When asked what makes her feel most alive, 27-year-old North Hills resident Bridgette Perdue is quick to say performing and writing music.
“Music is something I’ve always been drawn to. It’s something I’ve done throughout my whole life. I’m very happy writing and performing music and sharing who I am with whoever will listen,” Perdue said.
|BRIDGETTE PERDUE promotes new CD, “Enjoy This Moment” at a CD signing event. (Photo by J.L. Martello)
Earlier this year, Perdue released her debut album, “Enjoy This Moment” officially at a pre-Valentine’s Day party at the August Wilson Center for African-American Culture.
“The CD release party was a great moment in my career in Pittsburgh,” Perdue said. “People came together to celebrate something good in the community.”
Partial proceeds from the initial sales of “Enjoy This Moment” were given to the Boys and Girls Club of Western Pa.
“I enjoyed singing to God’s glory and doing good for the community. I take what I do very seriously and I am serious about sharing my music with people,” Perdue said. “At the end of the day it’s not about me, but it’s about what difference I am making.”
The primary message of the R& B-tinged CD is something needed in today’s society: Hope.
“Too much of today talks about making poor decisions. You need to hold yourself to a higher standard. I need to convey in a subtle way the message that God has called me to give,” said Perdue.
She first got bitten by the musical bug as a child when her mother taught her how to play the basic notes on the piano at age 4. She instantly took a liking to the instrument and was taking full blown lessons about three years later. Perdue began writing songs at age 12.
Her passion for her artistry led her to sing in Los Angeles, Washington, D.C., Orlando and New York City. She performed at Walt Disney World and her single “Real Thing” is the featured song for a nationally reviewed film. She has filmed a Disney commercial, graced the cover of One Fashion Place Magazine and headlined her own City of Bridges Tour.
Perdue likens her sound to that of musical powerhouses Alicia Keys or Sara Bareilles because her music boasts a lot of real instruments like real piano and drums at a time when technology is king in the musical landscape.
“Some of my lyrics come from my personal experiences,” Perdue said. “People say that my music is happy. I like to talk about the joy that happens in life. That’s why I titled the album ‘Enjoy This Moment’ because people need to forget about the past, focus on the future and enjoy the moment they are currently in,” she said.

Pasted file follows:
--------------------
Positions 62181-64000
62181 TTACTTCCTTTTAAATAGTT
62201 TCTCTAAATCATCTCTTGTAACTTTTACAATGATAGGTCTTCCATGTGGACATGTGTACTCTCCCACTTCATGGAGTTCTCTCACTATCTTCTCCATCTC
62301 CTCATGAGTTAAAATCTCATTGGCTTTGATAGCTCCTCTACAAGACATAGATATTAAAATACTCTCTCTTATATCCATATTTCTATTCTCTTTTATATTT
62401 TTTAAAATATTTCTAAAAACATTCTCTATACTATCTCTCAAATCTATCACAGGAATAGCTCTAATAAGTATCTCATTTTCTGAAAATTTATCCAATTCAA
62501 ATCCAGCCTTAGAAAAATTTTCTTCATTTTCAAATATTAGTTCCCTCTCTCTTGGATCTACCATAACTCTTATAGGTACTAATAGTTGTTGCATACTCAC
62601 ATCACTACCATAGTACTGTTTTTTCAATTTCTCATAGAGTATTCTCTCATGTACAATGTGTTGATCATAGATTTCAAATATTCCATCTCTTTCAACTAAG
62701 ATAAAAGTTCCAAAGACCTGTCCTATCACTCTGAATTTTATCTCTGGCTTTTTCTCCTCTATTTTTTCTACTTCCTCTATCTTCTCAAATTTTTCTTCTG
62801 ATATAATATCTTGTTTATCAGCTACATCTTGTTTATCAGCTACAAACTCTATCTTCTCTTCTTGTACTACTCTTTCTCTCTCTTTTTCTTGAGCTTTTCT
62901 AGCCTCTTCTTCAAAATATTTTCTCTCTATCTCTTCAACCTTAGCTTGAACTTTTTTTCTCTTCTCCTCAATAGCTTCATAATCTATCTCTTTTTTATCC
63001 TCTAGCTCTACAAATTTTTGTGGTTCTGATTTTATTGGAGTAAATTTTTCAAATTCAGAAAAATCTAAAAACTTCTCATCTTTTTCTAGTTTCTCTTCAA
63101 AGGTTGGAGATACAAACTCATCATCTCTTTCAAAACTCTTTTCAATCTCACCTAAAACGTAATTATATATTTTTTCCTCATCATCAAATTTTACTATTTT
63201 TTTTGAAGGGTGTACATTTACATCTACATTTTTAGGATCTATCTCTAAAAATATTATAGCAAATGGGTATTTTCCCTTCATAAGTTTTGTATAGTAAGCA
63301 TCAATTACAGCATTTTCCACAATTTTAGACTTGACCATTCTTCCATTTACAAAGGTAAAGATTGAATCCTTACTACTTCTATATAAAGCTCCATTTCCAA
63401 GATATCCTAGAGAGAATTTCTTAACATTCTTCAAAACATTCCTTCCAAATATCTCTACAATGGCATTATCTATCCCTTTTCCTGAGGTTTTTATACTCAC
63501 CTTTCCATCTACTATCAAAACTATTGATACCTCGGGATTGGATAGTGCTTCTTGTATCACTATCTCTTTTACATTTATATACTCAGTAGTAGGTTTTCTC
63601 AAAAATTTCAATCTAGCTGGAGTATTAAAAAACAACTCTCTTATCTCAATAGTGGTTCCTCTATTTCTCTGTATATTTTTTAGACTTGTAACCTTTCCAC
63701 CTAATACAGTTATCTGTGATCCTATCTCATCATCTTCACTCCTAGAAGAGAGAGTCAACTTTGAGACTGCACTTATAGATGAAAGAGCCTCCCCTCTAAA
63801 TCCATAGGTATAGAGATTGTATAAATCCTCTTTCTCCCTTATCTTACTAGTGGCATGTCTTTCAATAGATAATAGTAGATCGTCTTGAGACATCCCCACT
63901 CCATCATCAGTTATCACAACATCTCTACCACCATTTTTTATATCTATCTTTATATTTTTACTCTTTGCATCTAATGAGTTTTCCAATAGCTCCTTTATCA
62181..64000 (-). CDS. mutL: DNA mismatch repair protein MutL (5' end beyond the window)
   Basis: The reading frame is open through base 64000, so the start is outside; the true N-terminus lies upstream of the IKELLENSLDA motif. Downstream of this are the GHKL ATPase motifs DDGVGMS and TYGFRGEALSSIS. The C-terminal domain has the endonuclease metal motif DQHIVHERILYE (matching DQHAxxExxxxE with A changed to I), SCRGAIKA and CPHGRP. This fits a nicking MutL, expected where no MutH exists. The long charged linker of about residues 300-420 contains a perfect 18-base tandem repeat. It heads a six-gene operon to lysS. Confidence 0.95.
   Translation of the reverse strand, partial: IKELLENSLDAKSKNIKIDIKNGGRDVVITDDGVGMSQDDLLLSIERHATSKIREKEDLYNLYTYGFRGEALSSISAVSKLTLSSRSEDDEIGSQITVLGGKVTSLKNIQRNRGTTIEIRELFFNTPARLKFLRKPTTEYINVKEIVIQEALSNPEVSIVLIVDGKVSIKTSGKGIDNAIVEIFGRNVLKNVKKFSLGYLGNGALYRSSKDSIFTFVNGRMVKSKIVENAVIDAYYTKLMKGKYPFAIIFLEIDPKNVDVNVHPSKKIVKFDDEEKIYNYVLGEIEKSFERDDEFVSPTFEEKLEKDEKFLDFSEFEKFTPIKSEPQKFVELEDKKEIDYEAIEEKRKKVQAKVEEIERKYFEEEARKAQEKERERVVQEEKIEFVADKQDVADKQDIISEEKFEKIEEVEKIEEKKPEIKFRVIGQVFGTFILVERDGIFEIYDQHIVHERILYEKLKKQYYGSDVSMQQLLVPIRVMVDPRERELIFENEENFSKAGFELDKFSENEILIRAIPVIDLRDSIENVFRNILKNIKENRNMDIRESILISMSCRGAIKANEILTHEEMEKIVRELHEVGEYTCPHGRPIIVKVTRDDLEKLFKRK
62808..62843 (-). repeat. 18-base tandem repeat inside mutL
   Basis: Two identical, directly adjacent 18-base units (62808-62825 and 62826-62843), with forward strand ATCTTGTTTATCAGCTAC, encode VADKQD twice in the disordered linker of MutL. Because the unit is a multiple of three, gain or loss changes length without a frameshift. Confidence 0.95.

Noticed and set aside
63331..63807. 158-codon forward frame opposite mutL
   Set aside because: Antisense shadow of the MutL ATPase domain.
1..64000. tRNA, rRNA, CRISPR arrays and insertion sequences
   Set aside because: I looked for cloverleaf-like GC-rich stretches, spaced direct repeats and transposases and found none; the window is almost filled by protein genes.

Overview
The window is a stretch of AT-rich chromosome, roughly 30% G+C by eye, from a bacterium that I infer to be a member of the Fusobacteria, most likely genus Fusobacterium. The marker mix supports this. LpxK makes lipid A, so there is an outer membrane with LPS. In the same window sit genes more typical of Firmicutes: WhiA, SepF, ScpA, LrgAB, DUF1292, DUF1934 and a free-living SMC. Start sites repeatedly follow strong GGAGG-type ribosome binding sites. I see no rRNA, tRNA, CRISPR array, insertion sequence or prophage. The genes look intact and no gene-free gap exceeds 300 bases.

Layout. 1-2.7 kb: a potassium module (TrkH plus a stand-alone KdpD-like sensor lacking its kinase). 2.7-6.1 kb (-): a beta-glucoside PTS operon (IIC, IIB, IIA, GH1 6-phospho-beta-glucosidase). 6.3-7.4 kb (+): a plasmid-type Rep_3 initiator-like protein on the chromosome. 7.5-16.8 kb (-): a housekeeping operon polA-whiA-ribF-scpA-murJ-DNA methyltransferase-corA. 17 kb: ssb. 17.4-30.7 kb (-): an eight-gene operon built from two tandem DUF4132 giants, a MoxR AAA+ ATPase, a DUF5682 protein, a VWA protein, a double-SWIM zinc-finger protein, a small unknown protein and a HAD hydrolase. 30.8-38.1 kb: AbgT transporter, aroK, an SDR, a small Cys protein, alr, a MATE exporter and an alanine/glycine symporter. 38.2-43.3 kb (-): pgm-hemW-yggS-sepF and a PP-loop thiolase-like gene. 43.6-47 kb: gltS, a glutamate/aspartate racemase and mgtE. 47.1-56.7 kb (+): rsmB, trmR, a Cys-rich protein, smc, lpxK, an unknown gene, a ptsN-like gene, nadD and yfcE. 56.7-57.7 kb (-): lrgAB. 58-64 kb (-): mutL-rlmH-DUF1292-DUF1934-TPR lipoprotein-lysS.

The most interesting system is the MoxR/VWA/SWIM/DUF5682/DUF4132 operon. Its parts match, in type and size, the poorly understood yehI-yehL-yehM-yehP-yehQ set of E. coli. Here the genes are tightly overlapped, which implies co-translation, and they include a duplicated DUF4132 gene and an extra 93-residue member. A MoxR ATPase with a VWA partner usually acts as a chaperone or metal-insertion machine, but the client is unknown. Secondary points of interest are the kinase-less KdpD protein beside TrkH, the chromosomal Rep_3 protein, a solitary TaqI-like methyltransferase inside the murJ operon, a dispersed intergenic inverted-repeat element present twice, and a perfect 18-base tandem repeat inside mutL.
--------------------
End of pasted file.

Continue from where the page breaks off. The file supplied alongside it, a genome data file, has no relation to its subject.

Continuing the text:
That positive attitude is what Shaunda Miles believes draws people to Perdue and her music.
“Bridgette is one of the hardest working people I know and I think her voice is a unique one in the landscape,” said Miles, VP of Marketing at the August Wilson Center for African-American Culture and who has known Perdue for about two years. “Bridgette doesn’t seem to be trying to sound like anyone else, and her lyrics come from her heart.
“When I listen to her music I truly believe I am getting a glimpse into the activity of her life,” Miles said. “She is unafraid to be vulnerable, always friendly and always focused with regard to her business. Her music makes me feel light. She is far from done and I look forward to witnessing her continued growth as a pianist and as a vocalist. I believe the best of her has yet to be seen.”
Although she is constantly promoting “Enjoy This Moment,” Perdue has taken her career in a different direction and is adding the occupation of director to her resume.
She is fresh off directing “Fame Jr.” for Westinghouse High School, the first musical the school has produced in ten years.
“Fame was a great opportunity! The Kelly-Strayhorn asked me to be a part of it. It was an exciting opportunity to work with kids who don’t have access to the arts in school,” Perdue said. “The kids saw something they could be proud of because they stayed the course and finished the musical. I feel blessed to know the kids. I was very nervous because I stepped out of my comfort zone. It was God’s strength and grace that allowed me to do that.”
The Point Park University graduate hasn’t folded up her director’s chair just yet.
She will be serving as musical director for the Alumni Theater’s rendition of “Rent” at the end of July at the North Side’s New Hazlett Theater.
“People need to take the initiative to do what they want to do and be passionate about what they love,” Perdue said. “When you do, that will cause blessings to overflow. People should keep dreaming.”
When she isn’t performing, Perdue enjoys spending time with her boyfriend, shopping, cooking, reading and hanging out with family and friends.
(For more information on “Enjoy This Moment” or Perdue, visit www.bridgetteperdue.com).
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